Can’t Explain Why People Keep Texting Me To Babysit Their Kids

We’ve all gotten wrong-number calls and texts; some of us have even been on the receiving end of repeated wrong-number calls looking for the same person. But Consumerist reader Ed wants to know why his phone number is listed — twice — as a babysitter on, even though he’s (A) not a babysitter, and (B) never had an account with the site.

Unfortunately, has no good answers for Ed.

Babysitter Needed

It all started in mid-June, when Ed began receiving unsolicited text messages from people seeking a babysitter for their children.

The inquiring parents told Ed they found his number on — a site that lets users find a variety of caregivers, and a site that Ed has nothing to do with.

“People are texting me, thinking I’m a caregiver who has been vetted by,” Ed told Consumerist via email. “I am not.”

Failure To Respond

Folks make mistakes, so maybe someone who does have a account was typing too quickly and inadvertently transposed a number. Seeking to resolve the problem, Ed tried contact to see about removing the erroneous listing.

That was apparently easier said than done, he told Consumerist. “I have attempted to contact them three times to fix the matter,” to no avail.

Shortly after first contacting the company, Ed says emailed him with a note that the site would remove the ad and his phone number. The only problem: He hadn’t yet given them his phone number, so how could they possibly know which ad to remove?

“I don’t recall providing my cell number in my original complaint submission on their web form,” he tells Consumerist. Even if had somehow been able to figure out his number, it didn’t matter as the errant messages persisted.

“I continued to receive texts,” says Ed, who sent a second email on July 3, but did not receive a response from

And because only paid members can see full posts on the site, and Ed wasn’t about to ante up for a membership, he had no way to know if his number had been removed.

“Even the listings you can ‘see for free’ have no way of searching by cell number,” he explains.

A Matter Of Trust

At that point, Ed felt the only thing he could do was inform the people who texted him about the issue.

“Received your text about child care services. I do not provide child care services and have attempted to notify support three times on the matter without success,” he wrote back to potential clients. “Therefore I am contacting everyone who has contacted me to warn you that the site doesn’t seem to be concerned with the integrity and safety of its ads. I would be weary of using this site for your child care needs given that I have attempted to report someone has placed a fake ad with my phone number and they do not seem concerned enough to address this obvious security concern.”

His replies apparently lit a fire under Ed says the site responded twice with apologies; this time they remembered to ask for his number.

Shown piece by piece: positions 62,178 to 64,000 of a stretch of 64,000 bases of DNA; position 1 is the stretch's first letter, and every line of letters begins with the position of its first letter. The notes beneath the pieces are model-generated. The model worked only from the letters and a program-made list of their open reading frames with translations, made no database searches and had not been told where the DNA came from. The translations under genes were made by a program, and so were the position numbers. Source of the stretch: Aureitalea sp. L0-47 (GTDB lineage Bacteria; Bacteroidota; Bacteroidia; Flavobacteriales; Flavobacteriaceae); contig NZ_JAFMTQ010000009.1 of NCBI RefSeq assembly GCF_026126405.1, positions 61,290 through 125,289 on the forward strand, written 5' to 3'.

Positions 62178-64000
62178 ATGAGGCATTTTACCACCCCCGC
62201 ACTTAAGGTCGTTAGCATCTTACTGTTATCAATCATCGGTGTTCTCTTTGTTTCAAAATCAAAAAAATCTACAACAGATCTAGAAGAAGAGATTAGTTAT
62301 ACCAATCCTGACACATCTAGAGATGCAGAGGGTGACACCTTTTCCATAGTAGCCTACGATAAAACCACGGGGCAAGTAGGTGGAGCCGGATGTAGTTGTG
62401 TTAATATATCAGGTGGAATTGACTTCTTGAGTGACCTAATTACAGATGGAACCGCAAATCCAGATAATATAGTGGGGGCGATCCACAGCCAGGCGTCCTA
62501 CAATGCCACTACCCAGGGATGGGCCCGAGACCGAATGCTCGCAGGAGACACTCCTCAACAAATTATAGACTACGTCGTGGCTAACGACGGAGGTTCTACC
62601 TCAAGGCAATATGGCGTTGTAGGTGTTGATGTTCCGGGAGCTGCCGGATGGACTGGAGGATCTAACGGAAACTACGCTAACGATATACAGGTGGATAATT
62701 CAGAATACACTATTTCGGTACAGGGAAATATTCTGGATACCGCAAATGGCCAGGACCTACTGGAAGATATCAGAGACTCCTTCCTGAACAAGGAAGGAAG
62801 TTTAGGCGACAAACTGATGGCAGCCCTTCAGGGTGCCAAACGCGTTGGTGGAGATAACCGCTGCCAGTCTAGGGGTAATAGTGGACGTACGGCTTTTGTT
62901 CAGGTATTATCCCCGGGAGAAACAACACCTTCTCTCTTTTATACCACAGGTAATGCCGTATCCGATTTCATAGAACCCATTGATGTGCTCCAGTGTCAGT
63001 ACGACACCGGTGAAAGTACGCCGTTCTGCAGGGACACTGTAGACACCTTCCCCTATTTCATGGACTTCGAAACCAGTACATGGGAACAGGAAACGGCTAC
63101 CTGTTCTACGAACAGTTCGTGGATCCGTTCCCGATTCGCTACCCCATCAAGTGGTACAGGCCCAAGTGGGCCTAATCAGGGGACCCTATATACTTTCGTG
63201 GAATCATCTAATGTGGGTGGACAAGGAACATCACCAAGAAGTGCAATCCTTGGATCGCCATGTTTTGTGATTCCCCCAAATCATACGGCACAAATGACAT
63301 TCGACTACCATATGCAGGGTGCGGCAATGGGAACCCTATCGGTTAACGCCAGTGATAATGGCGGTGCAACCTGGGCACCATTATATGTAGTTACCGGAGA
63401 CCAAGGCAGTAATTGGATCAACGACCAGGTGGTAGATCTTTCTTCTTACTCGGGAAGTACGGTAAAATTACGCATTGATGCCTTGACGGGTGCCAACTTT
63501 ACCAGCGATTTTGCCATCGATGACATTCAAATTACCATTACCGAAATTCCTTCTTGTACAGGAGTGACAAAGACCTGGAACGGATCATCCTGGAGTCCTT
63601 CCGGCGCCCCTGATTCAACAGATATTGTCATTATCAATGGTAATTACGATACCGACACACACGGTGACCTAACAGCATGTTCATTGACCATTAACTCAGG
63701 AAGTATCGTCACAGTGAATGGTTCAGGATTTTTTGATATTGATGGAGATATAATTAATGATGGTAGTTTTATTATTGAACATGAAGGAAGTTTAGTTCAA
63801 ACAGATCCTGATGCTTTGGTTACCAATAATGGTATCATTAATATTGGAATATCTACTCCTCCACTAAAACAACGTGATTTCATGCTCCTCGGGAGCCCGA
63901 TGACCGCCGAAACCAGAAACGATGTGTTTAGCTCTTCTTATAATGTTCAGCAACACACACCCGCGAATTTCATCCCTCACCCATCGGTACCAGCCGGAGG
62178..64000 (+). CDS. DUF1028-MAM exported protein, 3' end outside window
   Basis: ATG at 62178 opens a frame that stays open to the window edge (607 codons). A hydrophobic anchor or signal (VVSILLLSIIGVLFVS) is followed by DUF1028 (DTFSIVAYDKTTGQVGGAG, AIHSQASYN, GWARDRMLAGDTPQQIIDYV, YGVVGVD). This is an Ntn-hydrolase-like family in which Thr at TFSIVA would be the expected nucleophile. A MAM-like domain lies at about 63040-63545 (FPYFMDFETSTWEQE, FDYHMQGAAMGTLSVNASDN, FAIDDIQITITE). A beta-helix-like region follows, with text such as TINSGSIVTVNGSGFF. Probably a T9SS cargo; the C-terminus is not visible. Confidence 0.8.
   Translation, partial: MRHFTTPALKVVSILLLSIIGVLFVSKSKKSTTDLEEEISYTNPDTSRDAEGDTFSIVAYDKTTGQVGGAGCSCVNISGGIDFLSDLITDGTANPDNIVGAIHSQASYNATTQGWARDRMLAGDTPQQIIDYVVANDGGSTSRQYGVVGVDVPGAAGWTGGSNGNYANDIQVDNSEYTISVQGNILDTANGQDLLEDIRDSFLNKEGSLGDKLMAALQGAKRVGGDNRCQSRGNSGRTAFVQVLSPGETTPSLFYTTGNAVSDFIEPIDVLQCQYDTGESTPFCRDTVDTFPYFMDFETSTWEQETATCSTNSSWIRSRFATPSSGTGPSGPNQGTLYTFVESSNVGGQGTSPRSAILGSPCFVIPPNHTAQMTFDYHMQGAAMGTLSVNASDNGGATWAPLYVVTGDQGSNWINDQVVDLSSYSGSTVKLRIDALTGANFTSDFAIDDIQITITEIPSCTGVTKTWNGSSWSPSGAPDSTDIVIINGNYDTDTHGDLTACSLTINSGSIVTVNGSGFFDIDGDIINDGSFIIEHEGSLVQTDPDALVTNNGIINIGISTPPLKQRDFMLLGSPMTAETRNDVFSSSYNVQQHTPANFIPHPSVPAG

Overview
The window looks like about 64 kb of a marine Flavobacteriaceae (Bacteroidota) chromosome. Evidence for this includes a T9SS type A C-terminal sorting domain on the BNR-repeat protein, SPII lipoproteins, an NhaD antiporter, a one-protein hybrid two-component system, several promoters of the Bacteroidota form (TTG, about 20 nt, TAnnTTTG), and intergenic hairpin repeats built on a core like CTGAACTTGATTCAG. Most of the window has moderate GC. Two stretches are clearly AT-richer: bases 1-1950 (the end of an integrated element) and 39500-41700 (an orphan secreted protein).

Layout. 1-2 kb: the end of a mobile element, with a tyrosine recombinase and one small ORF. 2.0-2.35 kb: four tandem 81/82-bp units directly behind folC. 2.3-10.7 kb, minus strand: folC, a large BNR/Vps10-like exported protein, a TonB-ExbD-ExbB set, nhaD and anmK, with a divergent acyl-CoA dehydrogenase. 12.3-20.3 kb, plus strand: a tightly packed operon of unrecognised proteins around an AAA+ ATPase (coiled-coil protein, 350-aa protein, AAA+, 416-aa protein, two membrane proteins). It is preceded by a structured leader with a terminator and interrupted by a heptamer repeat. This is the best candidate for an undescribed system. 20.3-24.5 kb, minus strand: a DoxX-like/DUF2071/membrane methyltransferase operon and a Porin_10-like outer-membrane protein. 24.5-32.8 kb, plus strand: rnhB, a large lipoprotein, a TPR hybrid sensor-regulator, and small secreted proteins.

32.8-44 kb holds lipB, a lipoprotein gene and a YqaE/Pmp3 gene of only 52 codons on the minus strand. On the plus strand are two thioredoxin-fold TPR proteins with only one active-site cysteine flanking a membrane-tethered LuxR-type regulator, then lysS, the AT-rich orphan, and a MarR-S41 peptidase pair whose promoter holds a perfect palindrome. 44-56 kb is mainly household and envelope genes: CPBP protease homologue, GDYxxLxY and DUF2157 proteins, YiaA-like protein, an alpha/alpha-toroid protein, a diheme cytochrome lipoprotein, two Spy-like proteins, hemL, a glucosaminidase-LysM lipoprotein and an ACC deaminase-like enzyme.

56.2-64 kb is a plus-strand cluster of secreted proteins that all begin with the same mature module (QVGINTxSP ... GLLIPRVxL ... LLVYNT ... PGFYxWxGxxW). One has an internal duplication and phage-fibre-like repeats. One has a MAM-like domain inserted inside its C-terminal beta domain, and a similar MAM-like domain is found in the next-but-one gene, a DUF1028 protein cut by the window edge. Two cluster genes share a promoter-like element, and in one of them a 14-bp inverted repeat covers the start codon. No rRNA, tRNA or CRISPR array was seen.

Double Trouble

While Ed was waiting to make sure his phone number was removed from the site, we reached out to to find out how this issue could occur and why it wasn’t immediately addressed.

Jacalyn Lee, a spokesperson for the company, tells Consumerist that the issued ended up being a bit more complicated than one would think.

For starters, Ed’s number was associated with two listings on the site.

“It is possible that [he] continued to receive text messages after removed his phone number from one account because there was also a second account with the same number on file that we were not notified about,” she explains.

While the company says it doesn’t know why his number was connected to accounts that weren’t his, they say that both have been removed from the site.

No Verification Required

This entire scenario could have been avoided if verified the phone numbers listed on the site, and Lee says that users can choose to verify their phone number and email addresses. However, the company does not monitor this information or require that users verify their numbers.

“Once a post is created, we encourage all members to always use’s messaging service, including sending messages through instead of using personal email addresses,” Lee says. “This guards their privacy and allows us to monitor all electronic exchanges for suspect activity. That way, members only share their contact information if and when they feel comfortable.”

Lee suggests that if members are suspicious of any job postings, they can notify the Safety Team. This can be done by clicking the “Report” flag located in messages and job posts.

“ takes reports from members very seriously and we want to know if members think a job post or message is spam, a scam or suggestive,” Lee tells Consumerist, noting that additional information can be found on the site’s Safety Center. 

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